Artificial intelligence, hereafter simply referred to as AI, has evolved momentously over the last decade. But just in the last 6 months, these leaps have been gargantuan.

As the discipline relies on data processing, it’s not surprising accounting professionals have been particularly vocal about the advancement of AI (and machine learning) for many years.

So now, in 2023, when we have ChatGPT at our fingertips, and AI-generated art splashing social media (in what we can genuinely call a new epoch of AI evolution) the question begs louder than ever: how do these advancements affect the accounting industry?

How did computerised automation start out in accounting software?

Initially, we saw automation start to enter the arena after QuickBooks (one of the first commercially accessible computerised accounting systems that made automated calculations) launched in 1998.

Then jumping forward to the year 2000, we began to see the beginning of automation in accounting systems –optical character recognition. But is OCR true AI? It’s arguable indeed, but OCR signalled the onset of machines reading text from receipts, creating data, and then making use of it to streamline processes.

Systems quickly became able to skip manual data entry (performed by people) and instead, sought  to automate such work.

AI starts to really take root in accounting.

Today, many small businesses and accounting professionals access and enjoy automations such as eInvoicing, reconciliation, predictive analysis, bank data feeds, and a growing number of digital features inbuilt into accounting software of every ilk.

Enter… AI and robotic process automation.

Inputting details from scanned receipts and invoices and analysing expense reports, at present, in the accounting discipline, AI is commonly deployed to undergo repetitive motions, including data recording, sorting and matching, along with book reconciliation.

While AI is already being deployed in these accounting processes, it won’t be long before more sophisticated robotic systems will be commonly used to perform complex predictive analytics and make precise deductions from ‘big data’ sets.

Will accountants be replaced by artificial intelligence?

This all depends on how you want to frame ‘accounting’, ‘accountants’ and the processes or tasks we see as comprising the profession. Of course, the advisory aspect of accounting is aided by accounting software, not defined by it.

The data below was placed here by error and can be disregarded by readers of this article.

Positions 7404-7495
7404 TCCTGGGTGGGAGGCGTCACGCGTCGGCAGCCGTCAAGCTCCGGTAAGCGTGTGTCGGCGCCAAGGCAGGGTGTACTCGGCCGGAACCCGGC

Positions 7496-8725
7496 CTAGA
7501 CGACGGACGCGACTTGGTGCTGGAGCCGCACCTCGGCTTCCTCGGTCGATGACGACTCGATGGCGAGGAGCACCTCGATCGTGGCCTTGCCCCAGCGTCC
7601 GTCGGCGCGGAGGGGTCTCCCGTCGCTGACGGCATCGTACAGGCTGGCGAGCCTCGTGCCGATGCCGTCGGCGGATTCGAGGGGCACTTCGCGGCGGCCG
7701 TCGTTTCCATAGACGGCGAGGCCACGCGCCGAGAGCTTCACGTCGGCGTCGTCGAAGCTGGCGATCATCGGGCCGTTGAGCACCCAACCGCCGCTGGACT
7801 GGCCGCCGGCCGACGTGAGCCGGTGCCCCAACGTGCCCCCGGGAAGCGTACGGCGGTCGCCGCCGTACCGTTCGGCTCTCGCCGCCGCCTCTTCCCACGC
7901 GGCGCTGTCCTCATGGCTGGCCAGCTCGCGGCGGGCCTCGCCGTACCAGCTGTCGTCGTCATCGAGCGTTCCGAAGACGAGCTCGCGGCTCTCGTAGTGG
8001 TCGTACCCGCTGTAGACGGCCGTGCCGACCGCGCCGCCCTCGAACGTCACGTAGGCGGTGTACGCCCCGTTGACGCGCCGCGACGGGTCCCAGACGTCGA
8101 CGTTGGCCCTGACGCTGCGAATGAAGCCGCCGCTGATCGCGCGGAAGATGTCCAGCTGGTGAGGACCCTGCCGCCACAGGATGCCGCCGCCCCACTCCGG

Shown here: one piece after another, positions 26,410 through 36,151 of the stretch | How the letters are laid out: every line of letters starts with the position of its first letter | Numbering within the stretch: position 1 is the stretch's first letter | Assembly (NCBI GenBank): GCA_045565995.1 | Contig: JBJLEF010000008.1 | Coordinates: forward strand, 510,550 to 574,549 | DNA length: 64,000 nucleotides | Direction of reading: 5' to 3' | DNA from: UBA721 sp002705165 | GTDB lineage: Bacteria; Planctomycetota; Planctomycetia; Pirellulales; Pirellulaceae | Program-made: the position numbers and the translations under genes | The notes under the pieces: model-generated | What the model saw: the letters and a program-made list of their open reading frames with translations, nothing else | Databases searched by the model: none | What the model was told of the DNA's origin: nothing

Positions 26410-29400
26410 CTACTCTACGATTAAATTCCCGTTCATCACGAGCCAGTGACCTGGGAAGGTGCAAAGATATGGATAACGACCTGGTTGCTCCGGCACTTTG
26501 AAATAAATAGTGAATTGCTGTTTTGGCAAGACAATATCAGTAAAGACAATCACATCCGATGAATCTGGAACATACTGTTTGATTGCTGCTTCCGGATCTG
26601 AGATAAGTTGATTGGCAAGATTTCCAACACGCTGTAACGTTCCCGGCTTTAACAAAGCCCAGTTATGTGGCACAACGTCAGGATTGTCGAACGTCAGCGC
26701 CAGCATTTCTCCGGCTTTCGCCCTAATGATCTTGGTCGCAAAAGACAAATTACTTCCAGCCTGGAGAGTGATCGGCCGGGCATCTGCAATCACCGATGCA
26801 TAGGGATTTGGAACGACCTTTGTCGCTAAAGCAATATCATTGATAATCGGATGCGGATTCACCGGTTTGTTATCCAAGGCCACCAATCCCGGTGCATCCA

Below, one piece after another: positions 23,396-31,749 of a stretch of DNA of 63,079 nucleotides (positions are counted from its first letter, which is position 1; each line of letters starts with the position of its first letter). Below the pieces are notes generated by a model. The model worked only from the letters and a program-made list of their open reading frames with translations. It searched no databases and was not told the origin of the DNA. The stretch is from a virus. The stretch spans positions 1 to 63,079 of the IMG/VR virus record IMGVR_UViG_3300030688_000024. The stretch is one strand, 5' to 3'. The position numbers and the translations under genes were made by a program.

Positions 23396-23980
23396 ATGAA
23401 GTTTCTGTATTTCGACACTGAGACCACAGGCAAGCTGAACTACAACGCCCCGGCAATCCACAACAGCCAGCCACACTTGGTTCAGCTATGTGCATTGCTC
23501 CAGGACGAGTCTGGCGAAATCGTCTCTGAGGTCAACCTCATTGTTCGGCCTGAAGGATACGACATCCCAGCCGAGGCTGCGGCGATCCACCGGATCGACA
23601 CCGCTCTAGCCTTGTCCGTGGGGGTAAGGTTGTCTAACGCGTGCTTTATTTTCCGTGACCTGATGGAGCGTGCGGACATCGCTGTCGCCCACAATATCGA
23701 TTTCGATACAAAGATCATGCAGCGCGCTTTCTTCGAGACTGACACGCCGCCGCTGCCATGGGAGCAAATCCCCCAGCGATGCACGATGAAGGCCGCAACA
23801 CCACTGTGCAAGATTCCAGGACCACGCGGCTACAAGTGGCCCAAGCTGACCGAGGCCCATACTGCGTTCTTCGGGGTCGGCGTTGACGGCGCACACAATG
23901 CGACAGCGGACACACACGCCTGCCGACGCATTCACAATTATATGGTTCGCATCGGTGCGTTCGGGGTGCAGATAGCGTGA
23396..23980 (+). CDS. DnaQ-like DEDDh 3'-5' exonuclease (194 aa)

However, if you’re in the business of preparing tax returns, doing basic bookkeeping, or data entry, change may well be on the horizon.

AI is already well ingrained in many of the more complex accounting systems—especially those wielded by larger accounting firms.

Proper accounting requires ethics and a human touch

While automated accounting, AI and predictive analytics will continue to leap forward, accounting people should never fear being superseded by a bot! Considering ethics and lateral thinking – which just can’t be replicated by computers – the human component in accounting is essential and enduring.

This mostly comes down to the human elements of creativity, interpretation, business consultancy, client experience, and goal setting.

An accounting system (however replete with powerful AI and automation) will never be able to replace these human elements. While automation will continue to balloon, and roles change – businesses and their owners will always need an experienced advisor at the helm to bridge the gap with humanity.

Big data signals major change

While accountants, advisors, and bookkeepers as we know you today will remain the ‘brains behind the operations’, we certainly expect to see more data being processed by AI automation.

We won’t have to wait long to see ‘big data’ sets easily processed with richer meaning extracted.

How will this impact the accounting profession? It’s simple. Accountancy roles will evolve to become the human face behind an increasingly large set of data. In other words, the meaning behind the data will remain to be communicated and interpreted by us, as humans.

Despite technological advancements that may excite or equally unnerve, the future of the accounting profession is as bright as ever. The value of the services provided by advisors and accountants will be so much richer, that these roles will remain vital.